The sequence at the Tower of London is also slightly problematic, because the writers attempt a triple fake-out that’s surprising, but mainly because it relies on characters discussing things they wouldn’t discuss if they were planning to do something completely different. It was fine when Athos laid out a whole plan before revealing that’s just what Milady would expect—it’s another for him to lay out a second plan solely for the benefit of the audience, and then settle on a third, completely separate plan to surprise the audience. It’s a cheat, and a pretty lazy one. Despite the cheating, the script presses on to an entertaining third act. The idea of 17th-century airships doing battle over the English Channel is pretty novel, although having the heroes and villains physically separated prevents it from having the visceral thrills of the swordplay featured earlier in the script. However, for the sake of variety, it still pretty much works. The resolution is fairly hokey, but still satisfying—until the goofy, eyerolling sequel-setup scene at the very end.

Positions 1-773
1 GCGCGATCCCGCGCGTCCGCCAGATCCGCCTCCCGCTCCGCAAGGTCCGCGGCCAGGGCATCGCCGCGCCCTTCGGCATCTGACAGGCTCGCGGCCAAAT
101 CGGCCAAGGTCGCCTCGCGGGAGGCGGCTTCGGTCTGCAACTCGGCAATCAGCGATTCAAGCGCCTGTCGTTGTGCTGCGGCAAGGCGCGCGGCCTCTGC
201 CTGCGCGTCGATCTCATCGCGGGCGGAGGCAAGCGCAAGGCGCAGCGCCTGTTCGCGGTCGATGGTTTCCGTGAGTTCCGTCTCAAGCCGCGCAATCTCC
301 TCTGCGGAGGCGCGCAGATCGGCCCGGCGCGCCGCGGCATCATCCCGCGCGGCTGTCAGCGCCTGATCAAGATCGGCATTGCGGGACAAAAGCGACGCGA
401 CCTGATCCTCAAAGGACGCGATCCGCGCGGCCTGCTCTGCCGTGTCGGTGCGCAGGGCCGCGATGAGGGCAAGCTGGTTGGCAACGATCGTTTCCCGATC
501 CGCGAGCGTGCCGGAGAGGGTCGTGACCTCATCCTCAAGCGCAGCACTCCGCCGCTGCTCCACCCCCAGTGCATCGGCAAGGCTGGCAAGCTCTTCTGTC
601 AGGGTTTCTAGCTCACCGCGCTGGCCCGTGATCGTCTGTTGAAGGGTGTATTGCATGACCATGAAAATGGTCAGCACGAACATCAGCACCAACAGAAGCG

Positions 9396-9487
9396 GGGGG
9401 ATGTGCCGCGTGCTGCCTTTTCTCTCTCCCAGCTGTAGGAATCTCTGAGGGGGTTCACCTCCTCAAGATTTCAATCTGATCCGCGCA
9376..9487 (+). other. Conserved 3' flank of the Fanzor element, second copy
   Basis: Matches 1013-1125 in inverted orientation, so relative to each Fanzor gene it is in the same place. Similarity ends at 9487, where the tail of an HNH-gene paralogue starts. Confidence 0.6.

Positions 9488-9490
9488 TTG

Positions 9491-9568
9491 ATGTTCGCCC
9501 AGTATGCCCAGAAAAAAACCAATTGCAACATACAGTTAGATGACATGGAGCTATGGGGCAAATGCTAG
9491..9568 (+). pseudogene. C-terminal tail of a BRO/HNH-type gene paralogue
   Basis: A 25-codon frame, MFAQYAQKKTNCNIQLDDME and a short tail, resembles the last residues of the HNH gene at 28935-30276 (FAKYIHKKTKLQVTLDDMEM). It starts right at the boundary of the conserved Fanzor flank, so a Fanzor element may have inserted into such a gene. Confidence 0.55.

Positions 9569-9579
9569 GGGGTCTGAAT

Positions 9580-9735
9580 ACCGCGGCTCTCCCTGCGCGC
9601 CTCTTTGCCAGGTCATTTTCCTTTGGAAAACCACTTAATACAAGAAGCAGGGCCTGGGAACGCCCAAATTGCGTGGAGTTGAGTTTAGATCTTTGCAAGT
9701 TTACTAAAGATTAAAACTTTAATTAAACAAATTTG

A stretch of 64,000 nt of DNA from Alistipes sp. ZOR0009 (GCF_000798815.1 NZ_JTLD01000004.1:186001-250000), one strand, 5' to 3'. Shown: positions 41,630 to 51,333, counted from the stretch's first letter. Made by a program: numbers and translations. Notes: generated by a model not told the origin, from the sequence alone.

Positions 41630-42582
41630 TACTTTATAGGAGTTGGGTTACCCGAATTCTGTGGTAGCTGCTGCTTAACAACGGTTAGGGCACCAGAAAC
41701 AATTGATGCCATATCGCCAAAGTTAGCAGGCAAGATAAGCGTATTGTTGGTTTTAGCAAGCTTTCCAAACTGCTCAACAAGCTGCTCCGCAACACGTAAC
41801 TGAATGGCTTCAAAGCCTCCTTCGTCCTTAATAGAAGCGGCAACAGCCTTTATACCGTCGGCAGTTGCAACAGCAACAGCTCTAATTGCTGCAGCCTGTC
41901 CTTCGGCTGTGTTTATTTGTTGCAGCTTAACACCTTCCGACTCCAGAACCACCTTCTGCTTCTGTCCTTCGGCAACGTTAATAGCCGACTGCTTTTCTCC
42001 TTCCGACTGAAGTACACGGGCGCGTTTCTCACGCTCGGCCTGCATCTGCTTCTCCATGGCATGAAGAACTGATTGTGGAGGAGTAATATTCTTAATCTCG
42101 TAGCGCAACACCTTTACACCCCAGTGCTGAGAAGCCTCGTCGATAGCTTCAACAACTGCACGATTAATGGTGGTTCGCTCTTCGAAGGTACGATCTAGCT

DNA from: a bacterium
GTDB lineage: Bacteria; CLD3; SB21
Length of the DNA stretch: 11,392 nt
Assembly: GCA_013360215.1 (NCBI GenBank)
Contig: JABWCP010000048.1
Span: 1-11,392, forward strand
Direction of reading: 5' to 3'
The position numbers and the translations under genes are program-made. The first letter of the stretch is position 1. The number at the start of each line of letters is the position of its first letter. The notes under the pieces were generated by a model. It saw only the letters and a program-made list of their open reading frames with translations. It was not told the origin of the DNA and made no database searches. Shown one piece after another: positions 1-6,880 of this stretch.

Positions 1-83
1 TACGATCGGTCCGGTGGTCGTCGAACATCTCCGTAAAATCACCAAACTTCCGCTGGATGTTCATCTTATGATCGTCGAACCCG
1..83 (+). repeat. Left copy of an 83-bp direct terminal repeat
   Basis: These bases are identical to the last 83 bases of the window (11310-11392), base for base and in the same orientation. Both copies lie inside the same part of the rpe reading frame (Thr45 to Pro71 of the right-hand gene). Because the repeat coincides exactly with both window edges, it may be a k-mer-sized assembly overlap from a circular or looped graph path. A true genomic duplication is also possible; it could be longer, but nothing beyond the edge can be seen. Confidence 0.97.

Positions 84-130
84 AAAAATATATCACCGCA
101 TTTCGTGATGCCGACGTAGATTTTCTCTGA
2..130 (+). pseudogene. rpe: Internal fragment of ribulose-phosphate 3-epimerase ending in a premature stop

This is not a character-driven film, so it’s nice to see the writers did a reasonably good job of distinguishing the heroes’ personalities. The notion of having the musketeers bottom out and forcing D’Artagnan to make them believe in themselves again works fairly well. What works better is D’Artagnan’s arc from wide-eyed innocent to skilled fighter. The transformation happens quickly, but not so quickly that it’s unbelievable.
The romantic subplot with Constance, who is not a very well-developed character, is a waste of time. D’Artagnan and Constance spend most of their time talking in circles, so it doesn’t feel so much like a relationship developing as two people conversing because the plot says so. It’s disappointingly lackluster, so when she’s put in jeopardy in the third act, it seems more like a distraction than an emotional turning point for D’Artagnan.
This leaves the villains, who are pretty much cartoon characters. Not necessarily in a bad way, but not in a good way, either. The writers attempt to give Milady some nuance, but it becomes clear fairly quickly that she’s only loyal to herself. As far as Richelieu, Buckingham, and Rochefort go, they’re all pretty much interchangeable, and all they lack are mustaches to twirl. But this isn’t a complex, multifaceted morality tale—it’s a fun, goofy adventure, and on that level it succeeds.
The main thing needed to guarantee this script’s success is good casting in the pivotal roles of the musketeers. Chopping out the extraneous dialogue in the second act will help, too, but if the musketeers are bland, lifeless actors, it will ruin what could be a decent action-adventure movie.